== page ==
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Research Papers: Petroleum Transport/Pipelines/Multiphase Flow

An Experimental Study on Wax Removal in Pipes With Oil Flow

[+] Author and Article Information
Qian Wang, Cem Sarica, Michael Volk

 The University of Tulsa, 600 South College Avenue, Tulsa, OK 74104

J. Energy Resour. Technol 130(4), 043001 (Nov 06, 2008) (5 pages) doi:10.1115/1.3000136 History: Received February 15, 2008; Revised September 23, 2008; Published November 06, 2008

Pigging is recognized as one of the most used techniques for removing wax deposits in pipelines. In an earlier paper, the mechanics of wax removal was studied using an experimental setup under dry conditions, i.e., no oil presence. In this study, the pigging experiments are conducted for both regular disk and by-pass disk pigs under flowing conditions. A new test facility was designed and constructed. The test section is 6.1 m (20 ft) long schedule 40 steel pipe with an inner diameter of 0.0762 m (3 in.). A mixture of commercial wax and mineral oil is cast inside the spool pieces for different wax thicknesses and oil contents. The wax breaking and plug transportation forces are investigated separately. The results indicated that the wax breaking force increases as wax thickness increases, and the wax plug transportation force gradient is independent of the wax plug length. In comparison to previous test results, the presence of oil reduced the wax plug transportation force. Experimental results also showed that the wax transport behavior of the by-pass pig is significantly different than that of the regular pig. The by-pass pig allows the oil to flow through the by-pass holes and mobilizes the removed wax in front of the pig resulting in no discernible wax accumulation in front of the pig. Therefore, no measurable transportation force was observed for the by-pass pig tests.

Copyright © 2008 by American Society of Mechanical Engineers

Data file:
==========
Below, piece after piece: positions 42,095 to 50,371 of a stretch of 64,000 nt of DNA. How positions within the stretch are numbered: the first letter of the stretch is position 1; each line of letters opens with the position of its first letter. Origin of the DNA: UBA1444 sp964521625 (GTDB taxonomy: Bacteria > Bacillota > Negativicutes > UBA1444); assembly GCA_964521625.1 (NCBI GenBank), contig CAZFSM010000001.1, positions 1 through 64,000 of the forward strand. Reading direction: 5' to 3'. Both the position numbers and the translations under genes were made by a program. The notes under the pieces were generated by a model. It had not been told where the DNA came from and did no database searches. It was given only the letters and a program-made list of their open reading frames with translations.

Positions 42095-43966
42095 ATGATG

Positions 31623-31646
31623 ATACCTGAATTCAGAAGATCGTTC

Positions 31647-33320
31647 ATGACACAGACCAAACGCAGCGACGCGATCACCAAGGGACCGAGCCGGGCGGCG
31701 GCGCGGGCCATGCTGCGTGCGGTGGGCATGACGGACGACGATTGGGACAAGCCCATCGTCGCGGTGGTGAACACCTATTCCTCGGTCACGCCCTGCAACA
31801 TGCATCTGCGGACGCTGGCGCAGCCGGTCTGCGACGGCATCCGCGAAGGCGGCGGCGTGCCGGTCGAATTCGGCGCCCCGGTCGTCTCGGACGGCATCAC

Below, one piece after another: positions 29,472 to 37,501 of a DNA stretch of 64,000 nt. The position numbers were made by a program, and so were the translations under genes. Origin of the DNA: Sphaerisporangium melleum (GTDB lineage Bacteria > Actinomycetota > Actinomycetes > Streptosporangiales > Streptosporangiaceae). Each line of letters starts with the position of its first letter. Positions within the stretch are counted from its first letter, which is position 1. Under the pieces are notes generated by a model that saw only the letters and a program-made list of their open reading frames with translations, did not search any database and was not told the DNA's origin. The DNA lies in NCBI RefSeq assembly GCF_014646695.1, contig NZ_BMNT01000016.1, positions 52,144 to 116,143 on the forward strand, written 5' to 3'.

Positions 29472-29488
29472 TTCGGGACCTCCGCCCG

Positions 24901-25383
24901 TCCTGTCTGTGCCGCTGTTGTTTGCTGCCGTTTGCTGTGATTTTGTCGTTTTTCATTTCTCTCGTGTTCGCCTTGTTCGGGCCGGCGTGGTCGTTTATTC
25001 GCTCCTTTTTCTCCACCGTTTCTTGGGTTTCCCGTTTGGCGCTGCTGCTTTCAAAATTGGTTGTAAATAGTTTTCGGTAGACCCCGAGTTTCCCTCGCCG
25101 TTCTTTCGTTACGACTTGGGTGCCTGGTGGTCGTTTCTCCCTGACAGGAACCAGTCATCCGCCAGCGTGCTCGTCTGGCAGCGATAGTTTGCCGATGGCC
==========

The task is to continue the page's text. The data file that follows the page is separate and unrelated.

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Figures

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Figure 1

Schematic of the test facility

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Figure 2

Schematic of the test section

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Figure 4

Base line pressure for a regular pig

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Figure 5

Base line pressure for a by-pass pig

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Figure 6

Breaking force using a regular pig for 70% oil content

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Figure 7

Breaking force using a regular pig for 50% oil content

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Figure 8

Breaking force using a regular pig for 30% oil content

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Figure 9

Breaking force versus oil content at different thicknesses (regular pig)

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Figure 10

Transportation pressure data for 70% oil content

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Figure 11

Transportation pressure data for 50% oil content

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Figure 12

Transportation pressure data for 30% oil content

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Figure 13

Pressure per unit length versus oil content at different plug lengths

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Figure 14

Comparison of breaking force for regular pig and by-pass pig

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Figure 15

Comparison of breaking force for present test with previous data

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Figure 16

Comparison of transportation force for present test with previous data

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